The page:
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#Australia,#politics,#Religion : #Satanists Say Freedom of Religion Bill Would Enable Them to Preach About Satan in Schools.

Australian Satanists Say Freedom of Religion Bill Would Enable Them to Preach About Satan in Schools.



Scott Morrison’s centre-right coalition government has been struggling to fine-tune its proposed bill against religious discrimination, which has come under heavy criticism from both religious and non-religious stakeholders.

Australian Satanists have laughed off the proposed Religious Discrimination Bill by promising to exploit to the fullest the guarantees it promises to faith-based groups.



The Noosa Temple of Satan submitted its written submission to the government in a light-hearted Facebook post over the weekend, which called the legislation “completely unnecessary and a waste of this Federal Government’s time”.

The group promised to “aggressively use this law to ensure that we can access all the privileges it guarantees” should the Parliament pass it.

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“From access to street evangelism, school breakfast programmes, school chaplaincy programmes, school personal development programmes, school touring band programmes, school weekend programs, Federal, State and Local grant programmes, access to public facilities etc. the list is endless,” the submission read.

“We shall use our local Federal Member, Commissioners and courts to defend our newfound rights under this proposed legislation.”

“Satan has great plans for the future of Noosa and Australia, and we intend to use every avenue available to us to reach our goals.”

The promise has generated quite a number of positive reactions on social media, with LGBTI Rights Australia writing: “Well, the Noosa Temple of Satan have definitely sent in the most honest submission on the ‘Religious Discrimination bill’ so far”.

“It if goes through I’m totally going to join the church of the Flying Spaghetti Monster and wear a colander to work,” one sceptic quipped.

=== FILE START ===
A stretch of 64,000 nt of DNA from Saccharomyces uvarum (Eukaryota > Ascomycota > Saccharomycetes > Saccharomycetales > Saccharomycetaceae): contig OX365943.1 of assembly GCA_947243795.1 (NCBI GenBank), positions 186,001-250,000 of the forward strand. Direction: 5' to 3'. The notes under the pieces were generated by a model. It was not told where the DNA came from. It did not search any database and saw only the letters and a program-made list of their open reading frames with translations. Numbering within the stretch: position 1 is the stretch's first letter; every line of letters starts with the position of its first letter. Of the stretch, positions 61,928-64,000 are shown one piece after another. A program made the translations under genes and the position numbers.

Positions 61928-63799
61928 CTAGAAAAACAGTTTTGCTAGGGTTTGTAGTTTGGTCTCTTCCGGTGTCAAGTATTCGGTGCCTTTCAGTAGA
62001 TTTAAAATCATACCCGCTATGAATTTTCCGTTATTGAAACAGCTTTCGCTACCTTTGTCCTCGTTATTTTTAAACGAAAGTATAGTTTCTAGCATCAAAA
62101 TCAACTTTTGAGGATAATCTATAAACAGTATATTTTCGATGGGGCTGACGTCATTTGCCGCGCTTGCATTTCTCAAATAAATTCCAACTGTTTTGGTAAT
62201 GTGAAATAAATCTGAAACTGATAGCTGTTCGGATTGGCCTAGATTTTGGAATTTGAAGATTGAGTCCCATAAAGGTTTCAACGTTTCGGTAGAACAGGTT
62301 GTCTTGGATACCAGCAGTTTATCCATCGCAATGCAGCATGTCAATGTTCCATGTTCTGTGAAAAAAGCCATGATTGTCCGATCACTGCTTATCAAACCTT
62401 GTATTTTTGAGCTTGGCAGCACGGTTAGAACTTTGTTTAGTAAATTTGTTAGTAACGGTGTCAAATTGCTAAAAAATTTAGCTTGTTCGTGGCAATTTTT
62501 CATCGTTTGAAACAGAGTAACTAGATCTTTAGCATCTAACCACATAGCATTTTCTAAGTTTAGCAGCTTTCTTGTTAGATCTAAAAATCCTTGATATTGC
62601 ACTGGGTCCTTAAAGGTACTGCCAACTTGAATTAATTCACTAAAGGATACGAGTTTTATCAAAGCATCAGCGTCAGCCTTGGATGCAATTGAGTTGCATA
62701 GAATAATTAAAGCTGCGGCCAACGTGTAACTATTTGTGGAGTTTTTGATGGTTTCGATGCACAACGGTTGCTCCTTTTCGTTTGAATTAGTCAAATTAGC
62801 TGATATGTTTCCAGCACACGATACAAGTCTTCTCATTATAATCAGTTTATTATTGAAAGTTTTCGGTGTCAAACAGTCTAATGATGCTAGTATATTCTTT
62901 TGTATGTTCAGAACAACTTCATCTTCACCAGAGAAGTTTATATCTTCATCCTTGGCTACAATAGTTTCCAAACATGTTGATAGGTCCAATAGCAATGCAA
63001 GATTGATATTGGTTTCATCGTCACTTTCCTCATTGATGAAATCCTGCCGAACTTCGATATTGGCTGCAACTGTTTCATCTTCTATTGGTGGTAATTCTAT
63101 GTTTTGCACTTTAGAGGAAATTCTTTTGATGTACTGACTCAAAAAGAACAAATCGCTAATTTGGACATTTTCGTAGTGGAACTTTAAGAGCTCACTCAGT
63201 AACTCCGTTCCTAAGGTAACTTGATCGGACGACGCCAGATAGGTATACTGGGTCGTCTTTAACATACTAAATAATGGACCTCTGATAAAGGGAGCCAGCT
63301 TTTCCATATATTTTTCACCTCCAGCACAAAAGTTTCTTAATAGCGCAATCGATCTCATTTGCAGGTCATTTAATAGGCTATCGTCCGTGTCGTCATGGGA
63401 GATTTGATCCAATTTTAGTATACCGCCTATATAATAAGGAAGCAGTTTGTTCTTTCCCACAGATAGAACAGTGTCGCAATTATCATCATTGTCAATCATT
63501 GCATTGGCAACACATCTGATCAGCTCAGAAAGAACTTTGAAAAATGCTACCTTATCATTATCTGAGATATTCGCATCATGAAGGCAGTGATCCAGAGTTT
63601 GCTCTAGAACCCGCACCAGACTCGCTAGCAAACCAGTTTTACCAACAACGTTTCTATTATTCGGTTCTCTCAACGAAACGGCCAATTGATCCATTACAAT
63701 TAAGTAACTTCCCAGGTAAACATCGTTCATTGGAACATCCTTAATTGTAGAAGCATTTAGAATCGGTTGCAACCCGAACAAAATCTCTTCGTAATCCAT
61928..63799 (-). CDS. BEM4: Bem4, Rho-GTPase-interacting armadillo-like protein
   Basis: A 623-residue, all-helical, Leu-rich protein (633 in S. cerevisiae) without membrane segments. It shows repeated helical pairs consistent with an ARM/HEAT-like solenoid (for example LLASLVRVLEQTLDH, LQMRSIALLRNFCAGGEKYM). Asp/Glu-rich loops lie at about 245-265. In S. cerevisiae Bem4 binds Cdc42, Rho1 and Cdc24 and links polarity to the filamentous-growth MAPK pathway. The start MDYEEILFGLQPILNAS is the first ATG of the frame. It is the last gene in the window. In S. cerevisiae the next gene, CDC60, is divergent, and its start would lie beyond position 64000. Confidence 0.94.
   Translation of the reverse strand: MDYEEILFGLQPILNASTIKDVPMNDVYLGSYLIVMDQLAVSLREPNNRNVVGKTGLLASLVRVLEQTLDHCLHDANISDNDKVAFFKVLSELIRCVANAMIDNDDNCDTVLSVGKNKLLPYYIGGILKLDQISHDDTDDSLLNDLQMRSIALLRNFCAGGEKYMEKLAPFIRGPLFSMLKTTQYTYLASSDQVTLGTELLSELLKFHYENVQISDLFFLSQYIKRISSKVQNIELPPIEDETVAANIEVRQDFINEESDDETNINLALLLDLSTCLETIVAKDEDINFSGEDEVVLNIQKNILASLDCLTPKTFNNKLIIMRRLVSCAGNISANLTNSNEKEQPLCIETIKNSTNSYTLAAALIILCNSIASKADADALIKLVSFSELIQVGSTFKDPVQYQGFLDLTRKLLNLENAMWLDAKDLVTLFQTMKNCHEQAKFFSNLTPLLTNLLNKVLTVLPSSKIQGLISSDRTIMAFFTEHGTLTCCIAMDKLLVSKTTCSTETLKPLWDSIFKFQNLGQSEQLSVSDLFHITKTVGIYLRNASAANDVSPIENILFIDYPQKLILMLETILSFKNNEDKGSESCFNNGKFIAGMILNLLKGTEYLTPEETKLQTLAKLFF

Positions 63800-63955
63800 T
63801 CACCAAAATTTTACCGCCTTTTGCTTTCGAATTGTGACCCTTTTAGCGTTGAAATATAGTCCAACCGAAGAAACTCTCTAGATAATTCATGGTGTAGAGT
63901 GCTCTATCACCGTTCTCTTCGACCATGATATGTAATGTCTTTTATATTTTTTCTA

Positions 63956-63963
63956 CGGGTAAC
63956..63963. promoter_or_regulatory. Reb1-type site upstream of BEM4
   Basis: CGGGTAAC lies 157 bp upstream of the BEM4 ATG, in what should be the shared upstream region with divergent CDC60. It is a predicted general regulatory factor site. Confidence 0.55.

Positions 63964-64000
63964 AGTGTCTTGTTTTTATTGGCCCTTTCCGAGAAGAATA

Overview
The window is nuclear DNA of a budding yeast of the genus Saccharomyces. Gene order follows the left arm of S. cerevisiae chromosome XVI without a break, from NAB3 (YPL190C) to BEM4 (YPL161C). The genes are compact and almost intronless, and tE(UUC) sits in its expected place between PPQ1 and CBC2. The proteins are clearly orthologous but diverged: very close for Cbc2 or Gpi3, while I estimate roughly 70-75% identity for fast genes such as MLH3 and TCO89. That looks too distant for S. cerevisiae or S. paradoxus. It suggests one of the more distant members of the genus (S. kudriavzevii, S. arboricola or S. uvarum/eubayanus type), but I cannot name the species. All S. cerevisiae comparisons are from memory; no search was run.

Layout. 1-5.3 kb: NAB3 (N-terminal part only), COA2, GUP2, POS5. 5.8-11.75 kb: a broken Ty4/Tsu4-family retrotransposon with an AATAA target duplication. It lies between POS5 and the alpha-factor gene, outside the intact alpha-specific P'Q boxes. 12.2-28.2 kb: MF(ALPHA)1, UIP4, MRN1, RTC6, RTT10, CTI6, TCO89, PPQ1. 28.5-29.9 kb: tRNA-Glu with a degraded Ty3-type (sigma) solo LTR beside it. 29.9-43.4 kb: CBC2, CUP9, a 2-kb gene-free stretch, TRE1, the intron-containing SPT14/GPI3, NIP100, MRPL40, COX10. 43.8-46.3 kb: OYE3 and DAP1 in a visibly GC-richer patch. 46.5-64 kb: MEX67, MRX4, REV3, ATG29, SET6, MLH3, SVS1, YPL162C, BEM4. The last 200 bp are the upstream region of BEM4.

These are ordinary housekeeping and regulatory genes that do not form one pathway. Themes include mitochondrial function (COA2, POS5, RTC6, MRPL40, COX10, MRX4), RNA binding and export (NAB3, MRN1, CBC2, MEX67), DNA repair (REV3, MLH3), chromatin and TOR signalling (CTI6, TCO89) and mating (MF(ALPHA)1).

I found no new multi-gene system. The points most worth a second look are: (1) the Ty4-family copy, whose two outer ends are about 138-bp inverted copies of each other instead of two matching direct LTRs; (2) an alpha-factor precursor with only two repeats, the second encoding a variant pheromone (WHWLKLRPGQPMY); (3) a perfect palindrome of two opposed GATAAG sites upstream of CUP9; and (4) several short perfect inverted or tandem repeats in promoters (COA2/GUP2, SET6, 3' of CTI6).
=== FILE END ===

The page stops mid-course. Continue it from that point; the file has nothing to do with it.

Another added: “This almost makes me want to see the bill passed... Well, not really. If the bill passed it would cause all kinds of problems with horrific consequences. But I enjoy seeing the hypocrisy being thrown in their faces.”

A third commenter quipped: “Ah Australian politics. Where the Satanists are the good guys!”

-----------------Why are Satanists calling out the government?--------------


The Australian government is seeking a legislative reform that would prohibit discrimination on religious grounds. It published the so-called Religious Discrimination Bill in August 2019, which Prime Minister Scott Morrison dubbed “a bill for all Australians”.

The original version attracted broad criticism and was revised following about 6,000 submissions from both religious groups and civil rights campaigners. Most concerns surrounded changes relating to health services, with crucial spheres such as employment and schooling also being covered by the bill.




------------------What are the new proposals about?-------------


The revised proposals stipulate that doctors, midwives, nurses, pharmacists, and psychologists (as opposed to any health professions under the previous wording) should be able to reject a service if it goes against their religious beliefs. This would include procedures like abortion or euthanasia, which are both legal in Australia. The government maintained, however, that “an objection must be to a procedure, not a person”.

According to the government’s own explanatory notes, a statement by a doctor that unrepentant sinners will go to hell would constitute a statement of belief. A Christian doctor could likewise refuse to provide contraception to all patients or to tell a transgender patient that God had made men and women in his image, and that gender is therefore binary.


The revised rules also mean that a Jewish school may refuse to employ someone because they were not Jewish, and that religious aged care facilities and hospitals can “take faith into account” when it comes to staffing.

The bill also aims to prevent companies with revenue of at least A$50 million ($34m) from imposing restrictions on employees airing their religious beliefs outside of work.

With submissions closing on 31 January, the government plans to introduce the bill to parliament in the months afterwards.
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